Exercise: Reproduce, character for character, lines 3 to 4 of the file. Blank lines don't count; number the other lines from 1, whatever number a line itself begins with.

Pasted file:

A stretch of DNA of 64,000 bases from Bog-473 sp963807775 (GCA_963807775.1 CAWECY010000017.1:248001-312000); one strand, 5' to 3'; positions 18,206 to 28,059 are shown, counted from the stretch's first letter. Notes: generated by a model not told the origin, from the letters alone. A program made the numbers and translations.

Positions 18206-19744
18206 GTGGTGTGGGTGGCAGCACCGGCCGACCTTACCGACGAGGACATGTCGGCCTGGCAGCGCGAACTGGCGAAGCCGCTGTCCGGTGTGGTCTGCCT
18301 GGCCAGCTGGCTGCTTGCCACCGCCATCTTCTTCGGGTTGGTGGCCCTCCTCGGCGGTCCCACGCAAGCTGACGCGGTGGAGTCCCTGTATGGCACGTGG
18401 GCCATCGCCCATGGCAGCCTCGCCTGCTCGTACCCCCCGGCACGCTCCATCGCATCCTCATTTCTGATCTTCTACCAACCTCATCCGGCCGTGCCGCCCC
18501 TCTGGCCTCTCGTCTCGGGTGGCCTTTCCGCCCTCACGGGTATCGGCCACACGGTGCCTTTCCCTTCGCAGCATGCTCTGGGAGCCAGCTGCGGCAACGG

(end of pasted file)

18206 GTGGTGTGGGTGGCAGCACCGGCCGACCTTACCGACGAGGACATGTCGGCCTGGCAGCGCGAACTGGCGAAGCCGCTGTCCGGTGTGGTCTGCCT
18301 GGCCAGCTGGCTGCTTGCCACCGCCATCTTCTTCGGGTTGGTGGCCCTCCTCGGCGGTCCCACGCAAGCTGACGCGGTGGAGTCCCTGTATGGCACGTGG